Some social services, such as hot meal service for retired residents, are not available in rural settings where the population is not large enough to support construction of a senior citizen center. Where Library branches are established in such areas, hot lunches are served free of charge in community rooms, specially built and equipped for that service. The meals are provided through an interlocal agreement with County Aging Services.
The Weber County Library provides free translations of short documents and letters written in many non-English languages as time and expertise permits. It is considered unethical for employees to make contacts for translation services on the job and perform these services after hours for a fee.
Play is much more than just fun and games, it's the work of children. It gives them the opportunity to expand their knowledge and build skills, further their understanding of themselves and their environment, satisfy their need for aesthetic experiences, and develop pride in their heritage and appreciation of other cultures. It stands to reason that if play is the work of children, then toys are the tools of their trade.
Because public libraries are locally funded, those living outside a particular political subdivision have typically had to purchase cards to gain borrowing privileges from neighboring libraries, but recently signed interlocal service agreements among six Northern Utah cities and counties have changed all that and opened the doors to better service.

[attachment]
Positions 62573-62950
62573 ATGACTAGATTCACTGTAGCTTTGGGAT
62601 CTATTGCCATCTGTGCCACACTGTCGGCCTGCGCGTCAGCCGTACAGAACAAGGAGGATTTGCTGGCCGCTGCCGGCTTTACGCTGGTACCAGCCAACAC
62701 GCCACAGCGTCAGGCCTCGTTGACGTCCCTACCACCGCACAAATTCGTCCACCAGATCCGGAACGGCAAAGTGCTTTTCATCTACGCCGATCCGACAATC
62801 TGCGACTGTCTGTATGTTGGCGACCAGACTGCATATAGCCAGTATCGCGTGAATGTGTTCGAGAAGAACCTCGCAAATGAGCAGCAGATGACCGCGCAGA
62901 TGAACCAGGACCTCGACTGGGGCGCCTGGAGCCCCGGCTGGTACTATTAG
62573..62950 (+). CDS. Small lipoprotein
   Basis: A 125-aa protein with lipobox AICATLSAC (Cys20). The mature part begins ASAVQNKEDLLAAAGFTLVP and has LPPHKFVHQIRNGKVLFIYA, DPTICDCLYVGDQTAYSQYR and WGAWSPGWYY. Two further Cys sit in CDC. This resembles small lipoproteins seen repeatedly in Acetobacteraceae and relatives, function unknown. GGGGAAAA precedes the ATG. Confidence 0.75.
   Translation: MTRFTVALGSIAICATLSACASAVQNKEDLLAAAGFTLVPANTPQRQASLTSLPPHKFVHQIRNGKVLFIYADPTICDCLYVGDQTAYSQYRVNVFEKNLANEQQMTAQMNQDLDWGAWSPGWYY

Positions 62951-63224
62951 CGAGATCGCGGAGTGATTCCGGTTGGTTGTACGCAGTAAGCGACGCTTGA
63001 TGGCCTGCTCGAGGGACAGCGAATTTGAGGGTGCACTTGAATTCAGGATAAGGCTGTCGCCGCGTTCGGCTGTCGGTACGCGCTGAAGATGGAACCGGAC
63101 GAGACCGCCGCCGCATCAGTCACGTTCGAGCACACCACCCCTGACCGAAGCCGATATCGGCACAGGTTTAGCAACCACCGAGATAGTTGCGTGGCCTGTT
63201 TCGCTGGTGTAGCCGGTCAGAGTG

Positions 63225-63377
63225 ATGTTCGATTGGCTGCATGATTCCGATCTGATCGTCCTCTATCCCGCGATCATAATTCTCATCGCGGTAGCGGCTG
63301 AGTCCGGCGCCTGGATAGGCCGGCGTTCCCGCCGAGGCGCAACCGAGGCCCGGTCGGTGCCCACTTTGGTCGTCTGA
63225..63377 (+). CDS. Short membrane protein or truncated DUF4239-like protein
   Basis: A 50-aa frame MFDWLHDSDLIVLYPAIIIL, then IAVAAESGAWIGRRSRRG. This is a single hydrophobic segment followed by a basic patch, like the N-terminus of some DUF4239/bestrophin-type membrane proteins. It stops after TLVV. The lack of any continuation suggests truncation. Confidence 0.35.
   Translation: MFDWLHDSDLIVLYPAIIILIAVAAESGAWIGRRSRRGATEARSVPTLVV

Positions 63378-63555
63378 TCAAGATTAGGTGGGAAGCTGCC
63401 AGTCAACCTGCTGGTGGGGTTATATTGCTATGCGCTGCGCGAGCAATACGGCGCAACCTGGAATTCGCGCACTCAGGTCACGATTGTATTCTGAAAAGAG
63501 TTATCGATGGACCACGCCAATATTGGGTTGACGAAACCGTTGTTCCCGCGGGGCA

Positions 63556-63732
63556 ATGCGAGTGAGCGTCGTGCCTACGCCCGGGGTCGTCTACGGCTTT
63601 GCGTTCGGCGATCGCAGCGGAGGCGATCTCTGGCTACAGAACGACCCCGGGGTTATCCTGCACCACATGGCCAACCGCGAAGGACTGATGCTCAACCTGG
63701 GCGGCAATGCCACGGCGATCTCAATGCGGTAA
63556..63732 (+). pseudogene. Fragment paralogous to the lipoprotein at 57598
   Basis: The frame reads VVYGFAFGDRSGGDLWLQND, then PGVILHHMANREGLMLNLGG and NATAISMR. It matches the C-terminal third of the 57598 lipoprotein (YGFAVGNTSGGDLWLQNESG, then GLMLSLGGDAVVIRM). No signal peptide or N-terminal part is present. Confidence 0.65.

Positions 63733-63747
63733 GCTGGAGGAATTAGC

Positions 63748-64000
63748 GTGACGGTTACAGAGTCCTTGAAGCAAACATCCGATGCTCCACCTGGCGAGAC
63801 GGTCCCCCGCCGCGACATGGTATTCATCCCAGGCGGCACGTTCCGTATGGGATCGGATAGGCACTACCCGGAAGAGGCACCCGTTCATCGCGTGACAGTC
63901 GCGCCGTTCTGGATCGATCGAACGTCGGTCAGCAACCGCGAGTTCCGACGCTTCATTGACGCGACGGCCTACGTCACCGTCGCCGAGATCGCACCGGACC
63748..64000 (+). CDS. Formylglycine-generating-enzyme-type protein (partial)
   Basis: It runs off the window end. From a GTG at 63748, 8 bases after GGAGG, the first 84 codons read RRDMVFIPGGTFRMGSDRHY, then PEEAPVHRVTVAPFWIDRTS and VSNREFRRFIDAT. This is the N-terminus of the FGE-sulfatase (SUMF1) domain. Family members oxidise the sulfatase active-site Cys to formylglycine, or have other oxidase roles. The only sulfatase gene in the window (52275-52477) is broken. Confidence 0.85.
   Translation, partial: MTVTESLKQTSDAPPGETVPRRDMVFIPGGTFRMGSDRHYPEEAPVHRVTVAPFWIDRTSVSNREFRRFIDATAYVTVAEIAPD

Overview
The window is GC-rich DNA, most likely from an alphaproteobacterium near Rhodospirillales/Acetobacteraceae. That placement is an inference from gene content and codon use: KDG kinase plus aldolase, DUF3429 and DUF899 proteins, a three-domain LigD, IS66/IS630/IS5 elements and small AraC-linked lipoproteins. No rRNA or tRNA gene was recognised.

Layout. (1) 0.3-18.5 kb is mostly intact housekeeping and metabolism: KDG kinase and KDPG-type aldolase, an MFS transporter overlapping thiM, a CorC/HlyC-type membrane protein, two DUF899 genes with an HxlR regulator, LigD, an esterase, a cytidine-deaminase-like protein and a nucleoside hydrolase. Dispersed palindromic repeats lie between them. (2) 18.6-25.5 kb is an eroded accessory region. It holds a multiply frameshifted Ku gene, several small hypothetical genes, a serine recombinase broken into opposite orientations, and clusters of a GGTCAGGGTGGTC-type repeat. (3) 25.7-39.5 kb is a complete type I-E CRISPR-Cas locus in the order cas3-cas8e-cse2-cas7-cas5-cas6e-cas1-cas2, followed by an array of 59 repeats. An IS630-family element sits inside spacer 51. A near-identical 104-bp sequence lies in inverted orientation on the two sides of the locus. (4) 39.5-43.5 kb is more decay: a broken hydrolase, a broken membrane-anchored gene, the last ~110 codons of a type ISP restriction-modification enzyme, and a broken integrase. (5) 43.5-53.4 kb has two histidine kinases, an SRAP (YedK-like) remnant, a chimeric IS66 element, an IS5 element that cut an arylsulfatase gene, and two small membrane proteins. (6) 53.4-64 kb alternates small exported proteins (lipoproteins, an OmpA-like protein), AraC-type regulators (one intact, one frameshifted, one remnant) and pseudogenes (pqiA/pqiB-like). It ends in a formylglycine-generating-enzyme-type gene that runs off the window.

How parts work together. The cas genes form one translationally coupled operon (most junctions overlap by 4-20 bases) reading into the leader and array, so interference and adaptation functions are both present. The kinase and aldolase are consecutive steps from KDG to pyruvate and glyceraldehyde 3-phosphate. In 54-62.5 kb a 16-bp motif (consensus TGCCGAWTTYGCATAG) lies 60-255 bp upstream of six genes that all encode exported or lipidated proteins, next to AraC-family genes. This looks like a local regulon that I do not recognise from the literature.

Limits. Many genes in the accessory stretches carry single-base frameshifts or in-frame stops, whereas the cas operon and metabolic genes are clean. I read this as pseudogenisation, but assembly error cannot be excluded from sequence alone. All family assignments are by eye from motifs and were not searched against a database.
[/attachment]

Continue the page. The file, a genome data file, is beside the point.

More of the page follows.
Interlibrary loan service is essential to the vitality of libraries of all types and sizes as a means of greatly expanding the range of materials available to users. Lending between libraries is in the public interest and should be encouraged.
The Weber County Library Development Fund is a tax exempt, not-for-profit organization that provides funding for capital projects, outreach services, and specialized library materials and equipment. The fund accepts donations of cash, stock, and personal property in support of its mission.
A Friends of the Library group was first organized in Ogden during 1961 to promote improved library service for Ogden City and the surrounding County. Their first major project was to develop a campaign that eventually lead to the construction of the present Main Library.